From university halls to the Arab Cup for Palestine's Rashid
Mohammed Rashid talks about his transition from college to football
Midfielder scored his first international goal against Saudi Arabia
He believes the game against Jordan will be "decisive"
“It wasn’t my goal to become a footballer,” Palestine’s defensive midfielder Mohammed Rashid told FIFA.com when asked about his stellar performance against Saudi Arabia at the FIFA Arab Cup 2021™. Despite Rashid’s intense passion for football, the sport was not top of his priorities when he moved to the United States in 2013 to pursue a college degree in artificial psychology. Having earned his degree, Rashid was all set to start working in this specialty in the US. However, his career took a dramatic shift when he received a call-up to join the Palestinian national team ahead of the AFC U-23 Cup in 2018. That was followed by an appearance at the Asian Games in the same year, which in turn led to his debut with the senior team, prompting him to focus more on the beautiful game. "I didn’t pay much attention to football at first. Education was my main priority. I got my degree, and I was about to start a job. However, playing at the 2018 AFC U-23 Asian Cup and the at Asian Games was a major turning point for me,” the 26-year-old explained. The midfielder developed rapidly and returned to Palestine, where he first joined Al-Bireh and later Al-Quds Hilal. He then had a one-season stint in the Saudi top flight with Al-Jeel before moving to his current club, Indonesia’s Persib Bandung. Asked about his overseas experience and particularly his time in the Kingdom, he said: "The time I spent in Saudi Arabia helped me develop my game a lot."
Rashid was the only Palestine player to linger in the media zone after the Saudi game, granting several interviews despite an exhaustion evidenced by his wearing one boot and holding the other in his hand. Rashid capped his outstanding performance against the Greens with a goal in the second minute of first-half stoppage time. He unleashed a stunning right-foot effort from 30 yards that flew past goalkeeper Zaid Albawardi into the top-left corner. The Saudi keeper had earlier saved a shot from Rashid in the 33rd minute from around the same distance, as the player alluded to when asked how he manged to find the back of the net. "Do you know how I did it?" he asked rhetorically: "Unlike my first effort, I hit the ball with my instep, which made it very powerful.”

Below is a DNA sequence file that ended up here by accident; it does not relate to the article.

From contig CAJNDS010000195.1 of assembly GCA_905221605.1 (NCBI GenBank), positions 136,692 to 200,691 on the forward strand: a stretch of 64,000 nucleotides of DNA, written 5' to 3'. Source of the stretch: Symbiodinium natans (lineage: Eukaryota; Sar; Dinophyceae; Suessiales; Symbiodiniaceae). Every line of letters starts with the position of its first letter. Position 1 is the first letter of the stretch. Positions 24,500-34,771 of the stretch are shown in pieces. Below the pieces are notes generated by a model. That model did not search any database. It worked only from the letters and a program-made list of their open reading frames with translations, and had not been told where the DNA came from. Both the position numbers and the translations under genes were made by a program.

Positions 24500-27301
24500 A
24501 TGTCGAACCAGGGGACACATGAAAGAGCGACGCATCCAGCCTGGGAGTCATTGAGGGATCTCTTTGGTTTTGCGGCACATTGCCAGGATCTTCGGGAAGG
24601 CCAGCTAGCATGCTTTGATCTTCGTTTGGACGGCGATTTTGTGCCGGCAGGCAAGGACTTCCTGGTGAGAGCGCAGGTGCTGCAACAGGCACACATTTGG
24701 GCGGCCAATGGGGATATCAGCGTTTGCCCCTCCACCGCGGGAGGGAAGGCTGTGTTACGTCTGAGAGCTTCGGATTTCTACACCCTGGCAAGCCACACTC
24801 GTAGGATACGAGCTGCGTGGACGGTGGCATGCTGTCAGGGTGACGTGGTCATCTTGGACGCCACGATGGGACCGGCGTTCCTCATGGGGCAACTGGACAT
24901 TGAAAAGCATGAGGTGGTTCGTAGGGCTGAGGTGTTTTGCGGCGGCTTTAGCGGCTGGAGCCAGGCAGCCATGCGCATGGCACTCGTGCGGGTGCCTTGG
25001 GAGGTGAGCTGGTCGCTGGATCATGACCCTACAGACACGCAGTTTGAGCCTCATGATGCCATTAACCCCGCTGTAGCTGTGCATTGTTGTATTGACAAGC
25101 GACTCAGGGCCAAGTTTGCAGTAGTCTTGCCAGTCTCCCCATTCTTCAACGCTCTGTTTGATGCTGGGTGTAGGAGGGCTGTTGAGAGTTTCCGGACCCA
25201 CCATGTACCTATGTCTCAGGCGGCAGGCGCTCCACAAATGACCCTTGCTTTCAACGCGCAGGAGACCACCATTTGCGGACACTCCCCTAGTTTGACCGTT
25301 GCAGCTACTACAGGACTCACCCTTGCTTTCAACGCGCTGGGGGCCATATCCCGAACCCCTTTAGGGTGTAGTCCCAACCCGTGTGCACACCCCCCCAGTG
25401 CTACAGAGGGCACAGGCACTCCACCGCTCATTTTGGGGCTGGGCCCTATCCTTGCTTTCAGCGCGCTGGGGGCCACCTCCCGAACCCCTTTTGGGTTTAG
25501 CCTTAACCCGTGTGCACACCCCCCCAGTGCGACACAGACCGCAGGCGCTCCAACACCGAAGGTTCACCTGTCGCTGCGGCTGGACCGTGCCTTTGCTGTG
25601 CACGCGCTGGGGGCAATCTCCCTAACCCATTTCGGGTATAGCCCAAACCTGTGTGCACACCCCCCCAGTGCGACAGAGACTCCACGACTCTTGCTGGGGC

His celebration was also a sight to behold. "After the goal, I celebrated by heading to the stands to thank my friend and team-mate, goalkeeper Rami Hamada, who was injured,” Rashid explained. "Rami told me before the game that he felt I’d score today. When I did, I immediately remembered that and wanted to motivate him to come back strong to the national team,” he added.
Palestine were only nine minutes away from a historic victory over Saudi Arabia at the Education City Stadium, but an equaliser from substitute Abdullah Al Hamdan denied the Lions of Canaan what would have been a priceless win after their 4-0 loss to Morocco in their first match. "Beating Saudi Arabia was very important for us, because we wanted to bounce back after losing our opener to Morocco," he said. "But things didn’t go quite as we hoped, with several mistakes causing us to concede late on." The draw, which left Palestine bottom of Group C ahead of their meeting with Jordan, has made Palestine’s potential path to the knockout phase even more difficult "Everyone is looking forward to this game. Regardless of what happened against Saudi Arabia, our final group game against Jordan was always going to be decisive for us," Rashid said. "The game will be like a final for us – and for them as well. It’s a matter of a life and death, and we hope to win and go through."